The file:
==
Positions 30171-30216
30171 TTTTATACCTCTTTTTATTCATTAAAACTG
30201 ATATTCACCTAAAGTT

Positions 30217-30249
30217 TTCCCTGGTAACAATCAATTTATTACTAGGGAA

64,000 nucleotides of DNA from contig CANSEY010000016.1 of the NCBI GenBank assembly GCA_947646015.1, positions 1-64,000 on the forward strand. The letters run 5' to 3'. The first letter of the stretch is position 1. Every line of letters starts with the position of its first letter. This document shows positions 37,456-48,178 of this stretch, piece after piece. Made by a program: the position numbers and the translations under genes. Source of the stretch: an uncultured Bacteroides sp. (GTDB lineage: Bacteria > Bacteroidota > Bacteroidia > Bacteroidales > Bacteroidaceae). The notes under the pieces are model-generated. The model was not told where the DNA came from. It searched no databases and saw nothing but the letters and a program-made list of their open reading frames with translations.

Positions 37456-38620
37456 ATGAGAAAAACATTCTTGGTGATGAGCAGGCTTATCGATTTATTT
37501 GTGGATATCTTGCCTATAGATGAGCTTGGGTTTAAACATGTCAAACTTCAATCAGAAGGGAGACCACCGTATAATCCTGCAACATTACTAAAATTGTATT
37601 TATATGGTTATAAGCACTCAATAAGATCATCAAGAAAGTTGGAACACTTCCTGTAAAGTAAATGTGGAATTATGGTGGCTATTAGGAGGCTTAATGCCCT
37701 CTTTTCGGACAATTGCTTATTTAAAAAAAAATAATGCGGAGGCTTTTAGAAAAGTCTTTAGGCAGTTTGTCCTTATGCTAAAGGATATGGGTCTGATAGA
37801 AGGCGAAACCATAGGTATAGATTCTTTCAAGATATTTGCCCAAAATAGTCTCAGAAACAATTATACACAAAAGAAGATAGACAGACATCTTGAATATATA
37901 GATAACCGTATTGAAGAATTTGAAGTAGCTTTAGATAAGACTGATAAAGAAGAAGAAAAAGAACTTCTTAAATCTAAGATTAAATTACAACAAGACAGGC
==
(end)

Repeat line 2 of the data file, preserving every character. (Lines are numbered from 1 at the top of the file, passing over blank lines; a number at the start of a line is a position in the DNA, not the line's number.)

30171 TTTTATACCTCTTTTTATTCATTAAAACTG